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The importance of improving the circular economy in the EU value chain

Circular Economy

Gabriele Gaffuri

Senior Consultant specialised in Circular Economy Projects

The Circular Economy Action Plan is an essential pillar of the EU Green Deal and provides a clear indication of the urgent need to improve the circularity of our economic model, as recently highlighted at the Circularity Economy Stakeholders Conference in early March.

The current linear model of resource extraction is showing clear signs of unsustainability in the medium to long term, characterised by the wasteful modern society we live in, where systemic efforts to prevent, reduce and recover waste are still given too low a priority. However, as citizens, consumers and businesses are becoming more aware of the problem, circular economy objectives are already a cross-sectoral priority in EU funding programmes. Therefore, it should be highlighted how this transition could be implemented in a more holistic way. Indeed, every sector of our economic system and society can achieve substantial benefits by reducing the waste and secondary outputs produced, valorising its by-products when possible, and making more efficient its primary resource consumption, that will additionally reduce the impact on land and water, both for organic and mineral resources.

Main gaps in the circular economy

Clear examples of evident gaps in circularity can be the sectors of textiles, more and more characterised by a “fast fashion” trend that leads to primary and secondary resource overconsumption and an uncontrolled disposal of still-wearable products, or the health sector that, since the outburst of Covid-19, relies even more on disposable products, raising the costs and limiting the efforts of reducing plastic materials. Agriculture can be a further good example, given the huge quantity of organic by-products that are usually simply thrown away (according to the Ellen Mac Arthur Foundation, organic waste accounts for half of the global production of solid waste). However, these three sectors have potential as they all show clear gaps but also already identifiable solutions, that anyway need a strong societal and financial commitment to be solved, as it can be the valorisation of organic by-products via anaerobic digestion, composting or insect farming for agriculture, and the focus on durable, washable, and recycled products for the textiles sector and, to a limited extent, the health one.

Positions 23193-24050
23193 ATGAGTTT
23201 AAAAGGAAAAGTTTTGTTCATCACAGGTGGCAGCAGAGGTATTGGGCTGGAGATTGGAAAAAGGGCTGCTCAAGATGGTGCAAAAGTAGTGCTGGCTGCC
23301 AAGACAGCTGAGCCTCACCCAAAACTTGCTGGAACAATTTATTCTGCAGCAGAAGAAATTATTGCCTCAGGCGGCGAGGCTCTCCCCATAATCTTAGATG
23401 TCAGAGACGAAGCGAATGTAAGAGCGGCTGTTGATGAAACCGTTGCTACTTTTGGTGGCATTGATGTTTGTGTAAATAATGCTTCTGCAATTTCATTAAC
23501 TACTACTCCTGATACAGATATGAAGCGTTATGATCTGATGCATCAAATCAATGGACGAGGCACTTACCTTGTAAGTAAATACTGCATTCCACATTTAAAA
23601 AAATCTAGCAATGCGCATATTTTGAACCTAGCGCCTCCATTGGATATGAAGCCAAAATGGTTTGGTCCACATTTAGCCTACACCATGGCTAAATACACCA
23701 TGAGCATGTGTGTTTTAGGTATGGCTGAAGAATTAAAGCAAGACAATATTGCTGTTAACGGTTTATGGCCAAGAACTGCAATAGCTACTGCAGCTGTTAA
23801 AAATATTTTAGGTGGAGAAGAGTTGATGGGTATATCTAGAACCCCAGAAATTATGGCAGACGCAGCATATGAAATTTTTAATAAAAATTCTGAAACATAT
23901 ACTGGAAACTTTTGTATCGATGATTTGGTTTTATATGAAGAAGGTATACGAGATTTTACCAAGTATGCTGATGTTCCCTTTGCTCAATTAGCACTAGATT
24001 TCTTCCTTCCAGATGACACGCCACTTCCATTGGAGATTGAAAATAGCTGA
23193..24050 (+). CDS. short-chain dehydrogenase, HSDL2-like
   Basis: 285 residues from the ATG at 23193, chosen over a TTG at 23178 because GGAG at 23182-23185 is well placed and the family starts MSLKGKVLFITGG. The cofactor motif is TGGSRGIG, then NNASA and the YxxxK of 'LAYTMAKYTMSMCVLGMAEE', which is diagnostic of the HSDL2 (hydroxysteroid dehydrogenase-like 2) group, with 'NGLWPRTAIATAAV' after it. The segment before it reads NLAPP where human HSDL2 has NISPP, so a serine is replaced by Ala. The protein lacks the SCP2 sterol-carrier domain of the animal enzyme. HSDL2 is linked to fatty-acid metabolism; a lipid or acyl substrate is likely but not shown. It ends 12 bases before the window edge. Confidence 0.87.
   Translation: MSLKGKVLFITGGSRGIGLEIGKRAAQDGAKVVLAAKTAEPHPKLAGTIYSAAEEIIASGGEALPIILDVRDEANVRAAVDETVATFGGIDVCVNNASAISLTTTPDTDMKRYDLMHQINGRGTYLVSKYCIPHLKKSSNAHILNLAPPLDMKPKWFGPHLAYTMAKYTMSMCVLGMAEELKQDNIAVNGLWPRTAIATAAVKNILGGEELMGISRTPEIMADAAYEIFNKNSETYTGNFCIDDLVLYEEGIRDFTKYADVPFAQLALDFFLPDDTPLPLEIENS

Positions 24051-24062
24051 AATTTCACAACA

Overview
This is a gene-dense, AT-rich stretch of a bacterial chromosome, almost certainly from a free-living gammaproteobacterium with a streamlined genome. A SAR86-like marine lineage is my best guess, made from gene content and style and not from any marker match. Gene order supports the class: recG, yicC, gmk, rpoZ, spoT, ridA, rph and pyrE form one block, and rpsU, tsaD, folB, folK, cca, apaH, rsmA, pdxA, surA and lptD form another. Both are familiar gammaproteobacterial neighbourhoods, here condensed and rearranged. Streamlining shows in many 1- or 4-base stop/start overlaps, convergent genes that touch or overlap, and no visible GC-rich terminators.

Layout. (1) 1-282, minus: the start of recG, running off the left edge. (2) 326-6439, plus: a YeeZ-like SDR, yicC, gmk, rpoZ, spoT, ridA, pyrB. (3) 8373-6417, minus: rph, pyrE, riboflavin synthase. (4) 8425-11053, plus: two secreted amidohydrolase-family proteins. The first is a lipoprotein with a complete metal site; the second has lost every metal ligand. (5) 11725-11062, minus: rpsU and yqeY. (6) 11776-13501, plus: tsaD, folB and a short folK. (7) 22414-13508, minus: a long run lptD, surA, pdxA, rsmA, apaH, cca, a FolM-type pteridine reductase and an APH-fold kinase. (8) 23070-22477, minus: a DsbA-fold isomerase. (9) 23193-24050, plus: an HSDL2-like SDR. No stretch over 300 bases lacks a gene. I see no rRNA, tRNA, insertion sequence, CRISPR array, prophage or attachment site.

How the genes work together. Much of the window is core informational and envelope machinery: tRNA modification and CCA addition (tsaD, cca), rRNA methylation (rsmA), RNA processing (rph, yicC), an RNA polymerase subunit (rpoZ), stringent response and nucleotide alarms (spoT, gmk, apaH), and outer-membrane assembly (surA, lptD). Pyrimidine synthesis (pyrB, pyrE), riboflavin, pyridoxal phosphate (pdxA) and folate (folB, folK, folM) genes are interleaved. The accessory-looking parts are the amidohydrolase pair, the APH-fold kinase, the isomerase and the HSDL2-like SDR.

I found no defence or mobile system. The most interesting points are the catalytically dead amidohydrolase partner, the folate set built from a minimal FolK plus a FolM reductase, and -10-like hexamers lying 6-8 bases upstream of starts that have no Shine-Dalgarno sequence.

The circular economy in Horizon Europe

A fundamental question then needs to be answered: How can EU projects help to strengthen the circularity of our value chain across the sectoral economy?

Indeed, it is important to know that most of the main EU programmes include calls that will help accelerate the transformation towards a more circular economy and deliver on the EU’s circular economy policies. On this regard, the Horizon Europe programme plays a key role. It is the leading R&D programme, where the main opportunities arise from:

  • Cluster 4 Digital, Industry and Space (specifically the RESILIENCE topics for 2022).
  • Cluster 5 Climate, Energy and Mobility (in particular the 2022 calls Efficient, Sustainable and Inclusive Energy Use and Sustainable, Secure And Competitive Energy Supply).
  • Cluster 6 Food, Bioeconomy, Natural Resources, Agriculture and Environment, in which for 2022 the main circular-related calls will exclusively be related to the second stage proposals submitted in mid-February.

Other relevant programmes

Even more important are the opportunities included in the LIFE Programme as, in the Environment action field, an entire branch is dedicated to Circular Economy and Quality of Life (100 million budget in 2021). Overall, since 1992, LIFE has been supporting more than 700 projects on waste prevention and reduction, recycling and re-use, totaling more than €1 billion of investment.

In line with the EU’s intention to strengthen the circularity of the value chain, other relevant programmes include the Innovation Fund, both for Small and Large Scale projects (for any industrial symbiosis or circular initiative), CEF (and its topics on built environment and energy), Digital Europe (TEF-AGRIFOOD topic), and Interreg, as SMEs are a vital player in this transition, but often lack the means to achieve the targets, the same targets that will need to be accomplished if we want to complete the transition in which we have been rapidly advancing in the last 10-15 years, and that cannot be further delayed.

Expert person

Gabriele Gaffuri

Brussels Office

Senior Consultant specialised in Circular Economy Projects

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